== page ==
Engineering with Computers

, Volume 31, Issue 1, pp 123–139 | Cite as

An algorithm to mesh interconnected surfaces via the Voronoi interface

Original Article


Many scientific and engineering problems involve interconnected surfaces meeting at junctions. For example, understanding the dynamics of a soap bubble foam can require modelling the fluid mechanics of liquid inside an intricate network of thin-film membranes. If a mesh of these surfaces is needed, the use of standard meshing algorithms often leads to voids, overlapping elements, or other artefacts near the junctions. Here, we present an algorithm to generate high-quality triangulated meshes of a set of interconnected surfaces with high surface accuracy. By capitalising on mathematical aspects of a geometric construction known as the “Voronoi interface”, the algorithm first creates a topologically consistent mesh automatically, without making heuristic or complex decisions about surface topology. In particular, elements that meet at a junction do so by sharing a common edge, leading to simplifications in finite element calculations. In the second stage of the algorithm, mesh quality is improved by applying a short sequence of force-based smoothing, projection, and edge-flipping steps. Efficiency is further enhanced by using a locally adaptive time stepping scheme that prevents inversion of mesh elements, and we also comment on how the algorithm can be parallelised. Results are shown using a variety of examples arising from multiphase curvature flow, geometrically defined objects, surface reconstruction from volumetric point clouds, and a simulation of the multiscale dynamics of a cluster of soap bubbles. In this last example, generating high-quality meshes of evolving interconnected surfaces is crucial in determining thin-film liquid dynamics via finite element methods.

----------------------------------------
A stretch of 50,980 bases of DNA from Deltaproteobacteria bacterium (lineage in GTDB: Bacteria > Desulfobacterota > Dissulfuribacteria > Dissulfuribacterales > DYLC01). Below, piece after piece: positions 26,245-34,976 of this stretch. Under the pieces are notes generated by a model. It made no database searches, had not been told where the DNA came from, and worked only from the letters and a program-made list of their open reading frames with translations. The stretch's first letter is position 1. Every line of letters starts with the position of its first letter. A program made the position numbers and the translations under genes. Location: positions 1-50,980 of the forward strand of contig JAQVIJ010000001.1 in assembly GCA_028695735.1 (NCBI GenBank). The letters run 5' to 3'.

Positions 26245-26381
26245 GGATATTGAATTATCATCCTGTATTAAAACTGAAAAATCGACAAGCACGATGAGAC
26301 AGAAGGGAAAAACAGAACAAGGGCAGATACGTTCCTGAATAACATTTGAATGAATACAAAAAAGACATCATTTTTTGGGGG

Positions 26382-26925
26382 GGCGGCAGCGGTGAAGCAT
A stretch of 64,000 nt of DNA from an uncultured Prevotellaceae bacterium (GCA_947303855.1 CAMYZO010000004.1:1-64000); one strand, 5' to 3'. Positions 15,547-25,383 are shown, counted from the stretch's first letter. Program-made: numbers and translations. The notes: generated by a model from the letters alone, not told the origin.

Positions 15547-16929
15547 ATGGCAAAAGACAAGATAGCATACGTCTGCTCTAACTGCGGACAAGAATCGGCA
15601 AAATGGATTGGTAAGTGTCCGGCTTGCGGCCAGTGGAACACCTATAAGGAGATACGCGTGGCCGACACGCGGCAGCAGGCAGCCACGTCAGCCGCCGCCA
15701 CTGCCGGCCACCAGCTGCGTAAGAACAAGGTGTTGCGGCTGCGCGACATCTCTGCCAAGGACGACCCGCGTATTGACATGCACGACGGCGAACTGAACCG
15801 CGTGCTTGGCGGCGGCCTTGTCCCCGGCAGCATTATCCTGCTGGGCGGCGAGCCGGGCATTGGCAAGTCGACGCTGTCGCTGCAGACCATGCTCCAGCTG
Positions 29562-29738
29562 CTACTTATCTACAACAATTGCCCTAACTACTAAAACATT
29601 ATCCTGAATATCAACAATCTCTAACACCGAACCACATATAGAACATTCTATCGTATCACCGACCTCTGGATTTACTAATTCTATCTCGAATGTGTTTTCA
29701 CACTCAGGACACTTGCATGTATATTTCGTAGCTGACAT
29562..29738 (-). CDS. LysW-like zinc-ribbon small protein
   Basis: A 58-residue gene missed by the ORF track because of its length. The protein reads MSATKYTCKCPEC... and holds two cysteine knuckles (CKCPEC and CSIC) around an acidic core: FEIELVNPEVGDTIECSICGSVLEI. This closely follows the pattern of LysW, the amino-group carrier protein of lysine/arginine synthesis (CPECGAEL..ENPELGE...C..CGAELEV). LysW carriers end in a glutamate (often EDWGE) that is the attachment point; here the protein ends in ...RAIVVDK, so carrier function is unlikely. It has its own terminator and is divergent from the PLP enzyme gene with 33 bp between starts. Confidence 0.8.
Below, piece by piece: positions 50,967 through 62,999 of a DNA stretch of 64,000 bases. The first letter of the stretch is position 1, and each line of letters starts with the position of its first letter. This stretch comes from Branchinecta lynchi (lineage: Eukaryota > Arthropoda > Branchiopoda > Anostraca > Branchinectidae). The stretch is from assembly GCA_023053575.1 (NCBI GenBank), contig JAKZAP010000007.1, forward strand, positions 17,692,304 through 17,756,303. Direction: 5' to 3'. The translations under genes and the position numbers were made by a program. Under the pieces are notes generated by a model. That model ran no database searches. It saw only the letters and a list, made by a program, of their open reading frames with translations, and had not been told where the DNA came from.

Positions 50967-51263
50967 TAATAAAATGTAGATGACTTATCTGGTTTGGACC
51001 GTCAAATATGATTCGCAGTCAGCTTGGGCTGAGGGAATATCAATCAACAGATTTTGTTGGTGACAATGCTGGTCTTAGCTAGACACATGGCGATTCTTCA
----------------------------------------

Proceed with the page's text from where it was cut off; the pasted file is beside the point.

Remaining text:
Interconnected surfaces Triangulated mesh Voronoi interface Multiphase Multi-material data sets 



This research was supported in part by the Applied Mathematical Sciences subprogram of the Office of Energy Research, US Department of Energy, under contract number DE-AC02-05CH11231, by the Division of Mathematical Sciences of the National Science Foundation, and by an American Australian Association Sir Keith Murdoch Fellowship.


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Copyright information

© Springer-Verlag London 2013

Authors and Affiliations

  1. 1.Department of Mathematics and Lawrence Berkeley National LaboratoryUniversity of California, BerkeleyBerkeleyUSA

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